If, after a thorough investigation, the NIC finds this policy has been violated, appropriate corrective action will be taken. If the NIC is not able to determine whether a violation of this policy occurred, that will be communicated to the complainant in an appropriately sensitive manner. The NIC will not retaliate or permit retaliation against an individual who submits a complaint under this policy. Retaliation will be considered a separate violation of this policy and will be handled according to the procedures set forth herein. A written record of the complaint, investigation, and resolution will be (1) maintained for five years from the date of the resolution unless the circumstances dictate that the file should be kept for a longer period of time; and (2) disclosed to the Governing Council by the President/CEO and/or General Counsel.

NIC Code of Ethics

The North American Interfraternity Conference (NIC) is committed to being an industry leader in advocacy, education, research, and the promotion of fraternal values. To accomplish these goals, the NIC, including the staff, Governing Council, key leaders of member organizations, and alliance partners commit ourselves to the following ethical standards any time we represent the industry or any segment of it:  

  • To understand and uphold the Governing Documents of the NIC, including the Constitution & Bylaws, Standards, and Position Statements;  
  • To be reliable and trustworthy in all of our transactions with each other and our alliance partners;  
  • To appear, speak, and conduct ourselves in a professional manner, cognizant that we set an example within the industry and within society;  
  • To collaborate with each other in advancing the fraternity movement;  
  • To refrain from disparaging any person or organization affiliated with the NIC, and to treat sensitive information appropriately;  
  • And to, above all, advancing and serving the fraternity industry with integrity  

Monica Ceja joins NIC as Director of Digital Media

Monica Ceja will serve as the Director of Digital Media for the North American Interfraternity Conference starting April 24. In this role, she will work with the Chief Communication Officer to execute communication strategy for the NIC and the Foundation for Fraternal Excellence. Key responsibilities will include e-newsletter creation, social media management, program promotion, web development, and design. 

“We are excited to have Monica bring her communications experience to our team,” said Todd Shelton, Chief Communication Officer. “She is a talented professional and her abilities will be assets as we advocate for the fraternal experience.”

Ceja has strong experience in fraternity/sorority communications with four years at Zeta Tau Alpha Fraternity for women in roles including Communications Coordinator and Extension Manager. At ZTA, she created content for social media, assisted in video production, managed websites and web-related projects and designed emails using a variety of platforms. Ceja also gained experience as Coordinator of Marketing & Communication for the Association of Fraternal Leadership & Values (AFLV) and the Association of Fraternity/Sorority Advisors (AFA).

“The NIC is the leading voice of fraternity advancement and standards,” Ceja said. “I am thrilled to be on the team to communicate on behalf of the NIC and its member organizations.”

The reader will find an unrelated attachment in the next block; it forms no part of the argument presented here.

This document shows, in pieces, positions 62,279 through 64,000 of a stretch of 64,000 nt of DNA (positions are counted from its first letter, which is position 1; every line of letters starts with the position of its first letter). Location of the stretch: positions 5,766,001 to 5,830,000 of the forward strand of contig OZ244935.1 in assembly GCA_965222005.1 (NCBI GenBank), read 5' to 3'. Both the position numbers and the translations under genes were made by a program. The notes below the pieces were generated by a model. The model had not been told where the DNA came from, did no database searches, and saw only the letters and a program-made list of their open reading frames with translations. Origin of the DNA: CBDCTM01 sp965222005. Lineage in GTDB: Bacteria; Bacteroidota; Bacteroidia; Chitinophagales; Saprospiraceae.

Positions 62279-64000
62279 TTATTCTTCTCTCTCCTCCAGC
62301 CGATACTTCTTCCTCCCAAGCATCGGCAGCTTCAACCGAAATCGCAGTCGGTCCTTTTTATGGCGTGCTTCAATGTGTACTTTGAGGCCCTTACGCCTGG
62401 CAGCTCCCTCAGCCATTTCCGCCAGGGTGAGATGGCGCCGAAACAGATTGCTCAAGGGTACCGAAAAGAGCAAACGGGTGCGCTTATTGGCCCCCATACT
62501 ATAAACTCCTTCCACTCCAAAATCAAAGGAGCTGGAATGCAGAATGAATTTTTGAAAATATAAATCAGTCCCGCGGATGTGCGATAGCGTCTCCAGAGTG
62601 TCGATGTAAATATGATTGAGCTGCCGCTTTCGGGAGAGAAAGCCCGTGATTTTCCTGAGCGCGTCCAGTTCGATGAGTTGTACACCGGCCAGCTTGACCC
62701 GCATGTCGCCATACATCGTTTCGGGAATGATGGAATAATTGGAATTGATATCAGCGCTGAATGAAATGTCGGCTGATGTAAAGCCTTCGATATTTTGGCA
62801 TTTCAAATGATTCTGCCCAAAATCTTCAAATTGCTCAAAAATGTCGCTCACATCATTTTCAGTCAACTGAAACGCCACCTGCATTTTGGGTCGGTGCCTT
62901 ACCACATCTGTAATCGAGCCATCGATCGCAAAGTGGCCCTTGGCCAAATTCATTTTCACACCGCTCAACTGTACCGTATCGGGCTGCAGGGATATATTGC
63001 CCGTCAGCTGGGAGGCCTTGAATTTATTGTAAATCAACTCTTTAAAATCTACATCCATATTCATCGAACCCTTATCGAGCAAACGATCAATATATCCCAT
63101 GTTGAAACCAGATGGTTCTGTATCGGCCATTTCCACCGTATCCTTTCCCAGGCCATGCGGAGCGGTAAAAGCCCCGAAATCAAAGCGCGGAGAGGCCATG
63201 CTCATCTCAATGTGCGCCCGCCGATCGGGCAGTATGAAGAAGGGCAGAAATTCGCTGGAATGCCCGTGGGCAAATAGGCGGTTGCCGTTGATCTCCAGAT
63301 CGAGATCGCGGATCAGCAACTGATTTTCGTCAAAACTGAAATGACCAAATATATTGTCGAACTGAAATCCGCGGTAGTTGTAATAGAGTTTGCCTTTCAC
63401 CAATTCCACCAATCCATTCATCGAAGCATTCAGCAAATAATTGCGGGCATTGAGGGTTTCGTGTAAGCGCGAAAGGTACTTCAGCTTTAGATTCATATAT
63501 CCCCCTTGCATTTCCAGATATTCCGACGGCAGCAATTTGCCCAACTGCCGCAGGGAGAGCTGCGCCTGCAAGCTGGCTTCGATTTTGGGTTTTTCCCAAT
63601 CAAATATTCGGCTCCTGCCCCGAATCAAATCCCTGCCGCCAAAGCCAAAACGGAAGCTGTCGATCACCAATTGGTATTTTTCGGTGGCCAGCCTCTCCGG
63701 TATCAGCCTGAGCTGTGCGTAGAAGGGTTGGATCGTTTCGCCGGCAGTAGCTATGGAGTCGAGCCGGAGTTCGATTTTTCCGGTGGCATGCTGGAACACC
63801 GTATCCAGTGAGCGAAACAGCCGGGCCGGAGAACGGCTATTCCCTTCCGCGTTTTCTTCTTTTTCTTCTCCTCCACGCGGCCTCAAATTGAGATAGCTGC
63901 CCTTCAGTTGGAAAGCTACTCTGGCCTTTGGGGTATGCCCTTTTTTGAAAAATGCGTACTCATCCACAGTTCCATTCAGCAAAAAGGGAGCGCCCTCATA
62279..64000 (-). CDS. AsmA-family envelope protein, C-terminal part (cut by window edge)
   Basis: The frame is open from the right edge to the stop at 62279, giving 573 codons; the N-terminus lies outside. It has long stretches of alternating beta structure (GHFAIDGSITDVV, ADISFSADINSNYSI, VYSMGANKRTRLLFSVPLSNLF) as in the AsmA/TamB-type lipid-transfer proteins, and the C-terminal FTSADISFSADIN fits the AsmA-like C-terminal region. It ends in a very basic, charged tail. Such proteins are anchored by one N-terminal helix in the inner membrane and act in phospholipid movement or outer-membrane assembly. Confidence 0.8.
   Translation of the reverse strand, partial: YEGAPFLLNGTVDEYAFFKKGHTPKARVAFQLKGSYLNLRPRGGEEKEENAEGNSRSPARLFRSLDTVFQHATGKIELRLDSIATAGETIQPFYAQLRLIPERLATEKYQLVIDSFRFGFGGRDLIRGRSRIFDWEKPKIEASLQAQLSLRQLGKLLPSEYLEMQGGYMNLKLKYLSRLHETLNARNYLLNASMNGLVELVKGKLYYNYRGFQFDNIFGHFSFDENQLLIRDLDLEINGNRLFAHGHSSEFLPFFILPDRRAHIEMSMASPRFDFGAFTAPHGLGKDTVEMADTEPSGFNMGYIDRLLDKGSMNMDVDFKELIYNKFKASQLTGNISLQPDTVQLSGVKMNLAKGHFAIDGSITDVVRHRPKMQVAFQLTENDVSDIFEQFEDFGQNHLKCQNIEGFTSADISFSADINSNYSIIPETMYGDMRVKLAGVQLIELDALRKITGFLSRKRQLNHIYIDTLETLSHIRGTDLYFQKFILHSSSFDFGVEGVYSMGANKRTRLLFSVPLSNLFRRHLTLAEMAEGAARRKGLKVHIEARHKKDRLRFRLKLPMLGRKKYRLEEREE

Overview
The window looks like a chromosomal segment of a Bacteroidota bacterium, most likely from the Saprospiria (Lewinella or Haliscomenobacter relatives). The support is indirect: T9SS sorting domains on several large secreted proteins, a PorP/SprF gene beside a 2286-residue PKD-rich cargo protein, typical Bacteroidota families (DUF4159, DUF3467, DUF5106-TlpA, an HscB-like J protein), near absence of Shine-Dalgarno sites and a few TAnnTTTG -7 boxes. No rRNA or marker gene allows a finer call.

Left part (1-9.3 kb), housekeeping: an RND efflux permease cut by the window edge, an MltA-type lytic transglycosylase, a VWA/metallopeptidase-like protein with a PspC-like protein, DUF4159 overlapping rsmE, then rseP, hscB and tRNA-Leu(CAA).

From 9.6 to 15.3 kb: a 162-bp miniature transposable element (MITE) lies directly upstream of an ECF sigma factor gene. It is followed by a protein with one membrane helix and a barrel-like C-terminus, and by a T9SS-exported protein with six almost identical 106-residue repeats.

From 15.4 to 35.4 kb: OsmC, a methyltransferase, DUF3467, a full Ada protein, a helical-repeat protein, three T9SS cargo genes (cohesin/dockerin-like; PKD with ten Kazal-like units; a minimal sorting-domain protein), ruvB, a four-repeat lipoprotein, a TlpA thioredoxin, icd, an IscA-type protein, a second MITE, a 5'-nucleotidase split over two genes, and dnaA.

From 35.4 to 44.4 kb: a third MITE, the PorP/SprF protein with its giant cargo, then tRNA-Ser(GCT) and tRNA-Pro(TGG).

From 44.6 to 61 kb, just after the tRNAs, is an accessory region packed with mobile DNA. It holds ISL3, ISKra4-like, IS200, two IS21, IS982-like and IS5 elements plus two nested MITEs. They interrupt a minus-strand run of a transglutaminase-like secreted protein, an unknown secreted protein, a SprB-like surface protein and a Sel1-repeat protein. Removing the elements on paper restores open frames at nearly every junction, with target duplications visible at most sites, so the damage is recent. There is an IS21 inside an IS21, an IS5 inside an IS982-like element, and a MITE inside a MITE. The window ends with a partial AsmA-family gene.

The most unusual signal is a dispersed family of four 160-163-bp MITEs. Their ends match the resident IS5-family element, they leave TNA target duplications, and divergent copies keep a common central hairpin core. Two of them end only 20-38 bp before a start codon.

Ceja was a NASPA Undergraduate Fellow. She is a cum laude graduate of The University of Texas at San Antonio and a member of Zeta Tau Alpha Fraternity.

Andrea (Smithson) Benek joins NIC as Senior Director of Communication

Indianapolis, March 11, 2019—Today, Andrea (Smithson) Benek joins the North American Interfraternity Conference team as Senior Director of Communication. In this role, Benek will lead communication strategy for the NIC’s grassroots advocacy and government relations efforts to engage fraternity members around key legislative priorities. She will collaborate with the team to proactively tell the story of the fraternity experience and will lead communication around the NIC’s Health & Safety Initiative.

Benek comes to the NIC from the Indiana Apartment
Association where she served as Director of Communications since January 2018. She
served as the editor and creative director for the trade association that
represents 235,000 apartment units and 15,000 industry professionals across
Indiana. Previously, Benek served five years as Director of Communications for
the Zeta Beta Tau Fraternity International Headquarters. She was responsible
for communication strategy and creation for advocacy efforts and general growth-driven
marketing.

“I am thrilled to see Andrea return to the industry as part
of the NIC team,” said Libby Anderson, Interim CEO of Zeta Beta Tau Fraternity.
“During her time at Zeta Beta Tau she improved our visual footprint and
increased the impact of our communications. Andrea is a go-getter and one of
the hardest working people I know.  All
of our organizations will benefit from her talent.”

Benek’s communication background also includes the roles of
Editor at The Shelbyville News in Shelbyville, Ind., and Presentation Editor at
the Chronicle-Tribune in Marion, Ind. Her volunteer experience includes Midyear
Conference Event Chair and Programming Chair for the Fraternity Communications
Association.

“Andrea’s ability to craft messaging will help move us
forward as we advocate on behalf of our member organizations, fraternity men and
the experience,” said NIC President & CEO Judson Horras.

“The NIC is an organization that’s effecting change, and I
want to be a part of the movement,” said Benek. “I look forward to helping
communicate the voice of the millions of fraternity men worldwide.”

Benek was initiated into Zeta Tau Alpha women’s fraternity